Root Canal

Root Canal


Endodontics is the branch of dentistry that tends to the nerves of the teeth. Root canals are perhaps the most infamous procedures in dentistry and the most frequent when relating to endodontics. Should a tooth become infected, it is most likely linked to the root of the tooth. The affected nerves need to be removed. Should the infection not be taken care of, it can turn in to an abscess. This is much more severe and could result in bone loss in the jaw.

Root Canal


During a root canal, the area surrounding the tooth is numbed at the beginning of the procedure. The dentist then uses a drill to make an opening through the tooth in to the canal. This opening will then allow the dentist to remove any infected tissue and clean the canal. Once the infected tissue is taken care of, the opening is filled with a sealant called gutta percha. It is strongly suggested that any tooth that has undergone a root canal also is fitted with a crown. This will enhance the appearance of the tooth, as well as improve the chances of the root canal being successful long term.

Root Canal

The Truth Behind Root Canals

“Root Canal” has become a bit of an alarming term for patients to think about. With advancements in dental technology and the benefits of the procedure itself, root canals are far less frightening than one would think. Pain medication and the use of local anesthetics make the procedure far less painful. In many cases, over the counter medication is sufficient for treating pain after a root canal. You doctor may however prescribe medication if necessary. The procedure will also relieve any discomfort you might have had prior to the root canal. This will allow you to go back to enjoying foods without any pain from cold, heat or biting too hard. If you are enduring any pain, contact your dentist today.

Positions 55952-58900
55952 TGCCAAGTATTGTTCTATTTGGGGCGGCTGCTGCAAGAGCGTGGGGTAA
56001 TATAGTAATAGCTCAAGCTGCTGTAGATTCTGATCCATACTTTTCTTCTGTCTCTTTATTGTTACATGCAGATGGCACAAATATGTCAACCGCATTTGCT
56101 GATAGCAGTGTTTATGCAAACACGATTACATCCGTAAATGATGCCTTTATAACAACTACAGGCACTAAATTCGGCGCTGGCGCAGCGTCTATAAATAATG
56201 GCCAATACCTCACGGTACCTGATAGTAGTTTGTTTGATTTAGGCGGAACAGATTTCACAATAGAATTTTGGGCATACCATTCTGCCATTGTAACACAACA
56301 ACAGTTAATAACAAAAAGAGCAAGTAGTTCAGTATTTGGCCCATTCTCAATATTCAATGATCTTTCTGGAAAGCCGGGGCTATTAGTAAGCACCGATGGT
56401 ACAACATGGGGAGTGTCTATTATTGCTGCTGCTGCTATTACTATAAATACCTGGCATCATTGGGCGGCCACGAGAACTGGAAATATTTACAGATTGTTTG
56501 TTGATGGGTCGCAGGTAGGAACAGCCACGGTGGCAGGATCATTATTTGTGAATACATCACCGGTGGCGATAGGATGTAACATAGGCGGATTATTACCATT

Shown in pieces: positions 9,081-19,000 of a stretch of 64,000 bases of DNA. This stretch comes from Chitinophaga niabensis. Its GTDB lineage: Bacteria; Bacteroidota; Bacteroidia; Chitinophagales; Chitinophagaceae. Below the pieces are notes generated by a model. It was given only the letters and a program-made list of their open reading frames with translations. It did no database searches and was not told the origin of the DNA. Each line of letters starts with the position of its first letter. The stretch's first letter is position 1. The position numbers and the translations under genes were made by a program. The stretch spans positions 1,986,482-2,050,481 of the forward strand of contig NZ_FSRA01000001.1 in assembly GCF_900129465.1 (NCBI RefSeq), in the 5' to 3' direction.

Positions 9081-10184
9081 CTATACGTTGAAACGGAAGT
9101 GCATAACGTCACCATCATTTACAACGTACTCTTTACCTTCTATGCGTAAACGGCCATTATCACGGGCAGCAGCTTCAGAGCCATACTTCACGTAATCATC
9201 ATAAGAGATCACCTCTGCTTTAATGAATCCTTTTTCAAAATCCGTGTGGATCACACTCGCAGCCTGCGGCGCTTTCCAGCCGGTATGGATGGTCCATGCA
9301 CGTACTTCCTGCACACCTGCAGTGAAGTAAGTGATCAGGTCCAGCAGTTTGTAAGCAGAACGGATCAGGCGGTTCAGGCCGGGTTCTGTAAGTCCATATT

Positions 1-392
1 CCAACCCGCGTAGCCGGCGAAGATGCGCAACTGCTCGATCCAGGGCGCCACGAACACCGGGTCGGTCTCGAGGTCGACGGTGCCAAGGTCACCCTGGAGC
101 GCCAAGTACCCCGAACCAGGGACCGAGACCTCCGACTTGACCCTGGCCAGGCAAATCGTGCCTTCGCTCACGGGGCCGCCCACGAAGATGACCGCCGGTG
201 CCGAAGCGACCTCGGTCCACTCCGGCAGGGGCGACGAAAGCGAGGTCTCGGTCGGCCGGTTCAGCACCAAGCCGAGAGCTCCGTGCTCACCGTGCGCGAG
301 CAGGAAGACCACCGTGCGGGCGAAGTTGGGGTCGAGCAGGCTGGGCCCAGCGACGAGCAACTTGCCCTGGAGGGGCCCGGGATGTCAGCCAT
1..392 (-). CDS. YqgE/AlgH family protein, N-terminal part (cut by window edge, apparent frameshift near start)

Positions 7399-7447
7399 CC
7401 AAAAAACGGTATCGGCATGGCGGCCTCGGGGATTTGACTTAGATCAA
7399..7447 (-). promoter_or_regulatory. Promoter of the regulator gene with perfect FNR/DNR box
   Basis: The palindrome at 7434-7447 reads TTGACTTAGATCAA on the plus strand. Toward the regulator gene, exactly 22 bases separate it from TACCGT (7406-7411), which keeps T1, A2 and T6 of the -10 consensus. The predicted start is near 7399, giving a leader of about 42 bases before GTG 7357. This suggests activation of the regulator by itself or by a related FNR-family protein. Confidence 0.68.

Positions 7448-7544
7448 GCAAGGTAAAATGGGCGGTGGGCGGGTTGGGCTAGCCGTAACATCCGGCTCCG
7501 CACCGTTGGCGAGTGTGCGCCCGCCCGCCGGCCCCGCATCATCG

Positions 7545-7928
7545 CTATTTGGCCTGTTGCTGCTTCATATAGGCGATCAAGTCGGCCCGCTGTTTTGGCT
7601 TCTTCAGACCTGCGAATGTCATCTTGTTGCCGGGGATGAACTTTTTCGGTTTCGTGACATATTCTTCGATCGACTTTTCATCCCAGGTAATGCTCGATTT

Root Canal

Apicoectomy (Endodontic Surgery)

Should a root canal be unsuccessful, an apicoectomy needs to be performed. In cases where an infection lingers or comes back after a root canal, an apicoectomy is usually necessary. It is sometimes difficult to ensure that a root canal takes care of all of the infected tissue, especially when the infection spreads to many nerves. In an apicoectomy the tip of the root of the tooth is removed and a filling is put in its place.

Most of the time, a second root canal will be considered before moving forward with an apicoectomy. Root canals are less complicated and less invasive. Prior to the apicoectomy beginning, a local anesthetic is used to numb the area. The dentist will create a small incision in your gum to reveal the root of the tooth. Inflamed tissue will be removed and the area will be cleaned. The surgery is contained to a small area and only a few millimeters are taken from the root. Dentists will use small precision instruments and magnification to perform the surgery. Because it is such a precise procedure, it has a high success rate. Once the root is removed and the filling is placed, the gums are then sutured. It is possible that you might have to return to remove the sutures. In some cases, dissolving sutures may be used that would not require you to come back. The bone will begin to heal around the root over the next several months.

Root Canal

Related Procedures


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